Removing Fannie and Freddie from the mortage market is a challenge: analysis

August 24
7:58 AM 2013

Bethany McLean, writing for Reuters, wrote that taking out Fannie Mae and Freddie Mac from the mortgage business was going to be a challenge. These government-sponsored enterprises guarantee 90% of the mortgages in America. While US President Barack Obama's core idea for housing reform centered on private lending to be the backbone of the housing market, this would be difficult to accomplish given the weight that Fannie and Freddie hold in housing finance.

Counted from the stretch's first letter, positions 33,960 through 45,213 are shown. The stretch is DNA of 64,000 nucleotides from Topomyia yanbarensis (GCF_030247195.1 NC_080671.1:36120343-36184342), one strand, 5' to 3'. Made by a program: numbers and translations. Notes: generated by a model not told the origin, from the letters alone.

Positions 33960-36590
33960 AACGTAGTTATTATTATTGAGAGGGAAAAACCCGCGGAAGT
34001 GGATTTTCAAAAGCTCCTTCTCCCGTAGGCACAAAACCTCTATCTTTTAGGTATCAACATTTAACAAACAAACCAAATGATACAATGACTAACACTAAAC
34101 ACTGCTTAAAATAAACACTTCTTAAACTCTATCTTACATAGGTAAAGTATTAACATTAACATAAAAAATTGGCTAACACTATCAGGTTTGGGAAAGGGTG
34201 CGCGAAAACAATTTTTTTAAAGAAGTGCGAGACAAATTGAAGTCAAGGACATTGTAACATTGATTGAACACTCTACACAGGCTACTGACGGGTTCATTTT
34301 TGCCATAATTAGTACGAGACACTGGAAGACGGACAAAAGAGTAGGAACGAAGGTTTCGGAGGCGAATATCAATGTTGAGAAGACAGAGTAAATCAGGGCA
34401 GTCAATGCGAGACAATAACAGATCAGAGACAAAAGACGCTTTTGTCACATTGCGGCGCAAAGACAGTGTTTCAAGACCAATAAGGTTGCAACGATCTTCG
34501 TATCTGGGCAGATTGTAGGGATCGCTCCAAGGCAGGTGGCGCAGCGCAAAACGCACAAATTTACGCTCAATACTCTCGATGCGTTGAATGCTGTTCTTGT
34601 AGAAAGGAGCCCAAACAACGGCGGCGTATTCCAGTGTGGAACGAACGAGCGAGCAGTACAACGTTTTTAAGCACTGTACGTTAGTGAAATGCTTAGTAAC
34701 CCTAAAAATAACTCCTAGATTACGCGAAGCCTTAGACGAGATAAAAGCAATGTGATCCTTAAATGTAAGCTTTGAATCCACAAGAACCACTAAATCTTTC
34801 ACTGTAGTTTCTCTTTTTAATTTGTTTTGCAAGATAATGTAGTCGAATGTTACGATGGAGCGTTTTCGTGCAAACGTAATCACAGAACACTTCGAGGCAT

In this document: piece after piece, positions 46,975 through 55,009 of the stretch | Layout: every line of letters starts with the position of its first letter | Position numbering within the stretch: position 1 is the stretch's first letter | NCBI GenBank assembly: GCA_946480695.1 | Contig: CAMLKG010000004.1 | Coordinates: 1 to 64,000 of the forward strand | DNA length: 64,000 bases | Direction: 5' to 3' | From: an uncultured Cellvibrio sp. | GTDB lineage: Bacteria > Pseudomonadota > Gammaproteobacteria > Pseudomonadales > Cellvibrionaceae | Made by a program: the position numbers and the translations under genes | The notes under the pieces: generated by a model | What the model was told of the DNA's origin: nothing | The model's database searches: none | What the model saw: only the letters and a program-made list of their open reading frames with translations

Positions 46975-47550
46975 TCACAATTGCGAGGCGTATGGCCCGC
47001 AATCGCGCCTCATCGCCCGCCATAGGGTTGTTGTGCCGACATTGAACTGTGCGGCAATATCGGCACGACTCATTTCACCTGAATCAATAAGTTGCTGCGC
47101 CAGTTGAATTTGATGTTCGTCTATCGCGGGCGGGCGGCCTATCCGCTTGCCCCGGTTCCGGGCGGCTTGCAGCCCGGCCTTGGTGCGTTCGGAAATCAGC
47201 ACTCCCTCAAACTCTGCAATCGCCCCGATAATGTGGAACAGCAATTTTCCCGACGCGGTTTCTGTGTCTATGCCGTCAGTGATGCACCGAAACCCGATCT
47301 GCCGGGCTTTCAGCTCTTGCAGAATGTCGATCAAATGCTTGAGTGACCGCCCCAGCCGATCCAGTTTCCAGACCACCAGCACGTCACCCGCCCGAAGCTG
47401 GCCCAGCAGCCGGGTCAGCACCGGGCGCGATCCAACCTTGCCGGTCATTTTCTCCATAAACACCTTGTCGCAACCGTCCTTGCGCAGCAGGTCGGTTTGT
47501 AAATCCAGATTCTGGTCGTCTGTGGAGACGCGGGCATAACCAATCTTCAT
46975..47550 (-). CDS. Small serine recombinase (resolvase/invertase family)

Of the USD 10 trillion mortgage-related outstanding loans today, the nationalized enterprises of Fannie Mae and Freddie Mac secure USD 4.4 trillion of these debts. US commercial banks, the Federal Reserve, foreign central banks, sovereign wealth funds and mutual funds buy these mortgages from Fannie and Freddie because they don't have to worry about credit risk. These two government sponsored enterprises take care of that.

If the government is completely removed from the mortgage market, investors who back the USD 4 trillion- plus securities of Fannie and Freddie would have to be replaced with "investors who want and can take credit risk, and are willing to invest in a far less liquid instrument." It would be a challenge to find these types of investors as USD 4 trillion is a lot of money.

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